The Professionalization of Women’s Football in England and its Impact on Coaches’ Philosophy of Practice

in International Sport Coaching Journal
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  • 1 Liverpool John Moores University
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Women’s elite football is in a transitional phase where coaches and players are increasingly offered professional contracts. The current study examined the stories of coaches currently operating in a women’s football academy in England to understand whether and how the professionalization of women’s football has influenced their coaching philosophy. Narrative interviews with 10 coaches (aged 23–60 years, two women) were carried out and analyzed using thematic narrative analysis. Observational data were also obtained while the authors were immersed within the environment. Two high-order themes were identified: (a) the coaches adapted their philosophy to meet the new needs of professionalization and (b) there were novel moral challenges surrounding the coaches’ approach to a dual career. The findings illustrated that the individuals developed a coaching philosophy that was adapted according to the coaching environment, which was largely informed from their previous experiences in men’s football. Player’s stories highlighted conflicting expectations surrounding dual careers.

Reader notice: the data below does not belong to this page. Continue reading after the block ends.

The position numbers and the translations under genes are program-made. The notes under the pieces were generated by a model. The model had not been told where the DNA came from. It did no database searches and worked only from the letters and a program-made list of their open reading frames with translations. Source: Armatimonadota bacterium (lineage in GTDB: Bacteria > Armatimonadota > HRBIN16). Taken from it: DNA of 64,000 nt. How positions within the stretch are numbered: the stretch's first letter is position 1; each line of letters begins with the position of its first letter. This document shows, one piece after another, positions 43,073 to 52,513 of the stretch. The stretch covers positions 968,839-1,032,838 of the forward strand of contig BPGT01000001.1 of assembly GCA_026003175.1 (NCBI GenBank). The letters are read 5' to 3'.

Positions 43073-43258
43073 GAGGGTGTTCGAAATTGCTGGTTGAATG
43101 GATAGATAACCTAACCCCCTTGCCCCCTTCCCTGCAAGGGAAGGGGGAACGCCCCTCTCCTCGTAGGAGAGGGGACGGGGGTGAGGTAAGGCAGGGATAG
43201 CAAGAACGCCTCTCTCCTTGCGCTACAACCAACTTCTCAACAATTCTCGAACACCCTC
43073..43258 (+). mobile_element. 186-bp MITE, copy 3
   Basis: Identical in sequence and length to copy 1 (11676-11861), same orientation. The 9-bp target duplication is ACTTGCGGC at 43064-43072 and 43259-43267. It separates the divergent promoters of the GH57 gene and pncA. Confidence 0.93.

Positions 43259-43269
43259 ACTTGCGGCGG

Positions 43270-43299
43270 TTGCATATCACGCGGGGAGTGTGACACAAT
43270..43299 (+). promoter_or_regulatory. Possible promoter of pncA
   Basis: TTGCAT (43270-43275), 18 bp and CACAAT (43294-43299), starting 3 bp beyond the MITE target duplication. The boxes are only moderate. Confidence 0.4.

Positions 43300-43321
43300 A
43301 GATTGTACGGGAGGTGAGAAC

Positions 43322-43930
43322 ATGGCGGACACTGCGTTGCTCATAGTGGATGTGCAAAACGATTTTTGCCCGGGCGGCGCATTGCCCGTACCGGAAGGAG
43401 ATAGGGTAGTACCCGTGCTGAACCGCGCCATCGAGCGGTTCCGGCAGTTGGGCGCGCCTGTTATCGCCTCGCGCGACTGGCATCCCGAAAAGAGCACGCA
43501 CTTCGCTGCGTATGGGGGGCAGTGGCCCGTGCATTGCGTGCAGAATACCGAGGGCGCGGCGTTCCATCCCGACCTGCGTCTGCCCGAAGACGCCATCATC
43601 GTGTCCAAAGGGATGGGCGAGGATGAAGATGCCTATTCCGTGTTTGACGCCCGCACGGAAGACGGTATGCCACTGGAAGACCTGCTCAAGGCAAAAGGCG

The authors are with the School of Sport and Exercise Sciences, Liverpool John Moores University, Liverpool, United Kingdom.

Sleeman (Emilysleeman1101@gmail.com) is corresponding author.
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